The purchase or sale of marijuana is illegal in most states, however, there is still a demand for and supply of marijuana. Marijuana is the most widely used illicit drug in Western society, and probably in the whole world. For America, according to the National Drug Strategy Household Surveys, researchers have found that 42% of people surveyed in the U.S. have tried marijuana at least once. Interestingly enough, Netherlands had a mere 20% of residents surveyed reporting having tried pot at least once. The only other country that comes remotely close to that is New Zealand. Expenditure of marijuana in 1995 has been estimated to be a little over $5 billion (equivalent to about 1 percent of GDP), or $351 per capita. In recent years, the debate concerning the legalization of marijuana has intensified. Some argue that legalization amounts to surrendering too easily, whilst others believe that the “war on drugs” is unwinnable. It is argued that instead of fighting against marijuana at considerable cost, it may be better to legalize it and even use it to generate tax revenue. Several studies have analyzed the experience in the US where marijuana consumption has been decriminalized in some states. Studies using data pertaining to the whole population in the US find a significant increase in marijuana consumption due to decriminalization. In contrast, other studies involving youths find that decriminalization has no significant impact.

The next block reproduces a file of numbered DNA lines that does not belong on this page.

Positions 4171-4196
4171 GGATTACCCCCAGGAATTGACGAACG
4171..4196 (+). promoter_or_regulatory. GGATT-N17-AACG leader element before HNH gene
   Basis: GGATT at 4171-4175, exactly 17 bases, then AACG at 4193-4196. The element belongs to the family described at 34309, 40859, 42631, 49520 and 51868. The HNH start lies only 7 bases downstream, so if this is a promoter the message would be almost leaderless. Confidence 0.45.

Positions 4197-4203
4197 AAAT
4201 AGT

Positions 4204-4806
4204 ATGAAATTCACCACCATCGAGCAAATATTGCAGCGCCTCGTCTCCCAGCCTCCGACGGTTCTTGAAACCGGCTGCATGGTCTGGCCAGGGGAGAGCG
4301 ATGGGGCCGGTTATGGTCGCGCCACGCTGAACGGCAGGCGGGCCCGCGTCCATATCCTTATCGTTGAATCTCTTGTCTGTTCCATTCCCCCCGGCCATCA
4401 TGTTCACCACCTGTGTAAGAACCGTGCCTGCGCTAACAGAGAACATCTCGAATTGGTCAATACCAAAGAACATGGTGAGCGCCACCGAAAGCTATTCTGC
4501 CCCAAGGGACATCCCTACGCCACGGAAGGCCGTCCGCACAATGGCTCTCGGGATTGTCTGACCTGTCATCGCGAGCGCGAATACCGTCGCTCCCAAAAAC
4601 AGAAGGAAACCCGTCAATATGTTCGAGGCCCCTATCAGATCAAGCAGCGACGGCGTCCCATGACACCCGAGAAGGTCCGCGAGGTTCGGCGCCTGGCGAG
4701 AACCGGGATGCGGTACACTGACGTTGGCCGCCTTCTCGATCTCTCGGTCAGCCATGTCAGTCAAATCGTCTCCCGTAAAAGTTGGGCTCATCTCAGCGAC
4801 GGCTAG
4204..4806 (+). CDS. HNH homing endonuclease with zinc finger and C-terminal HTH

Imagine waking up tomorrow and finding yourself living in a country where the purchase and sale of marijuana became legal. What will happen to the current equilibrium, which will be represented by P1, now that the product has become legal? Well, I believe that it depends on what we as a society think will happen to the demand for and supply of marijuana. Let us say if the purchase and sale of marijuana are legal, then some people growing agricultural products will likely decide to switch over to a newly found, booming marijuana business that holds a more promising future. This is not only means that the supply of marijuana will rise, but it also means that agricultural products such as corn and wheat will fall. Assuming nothing else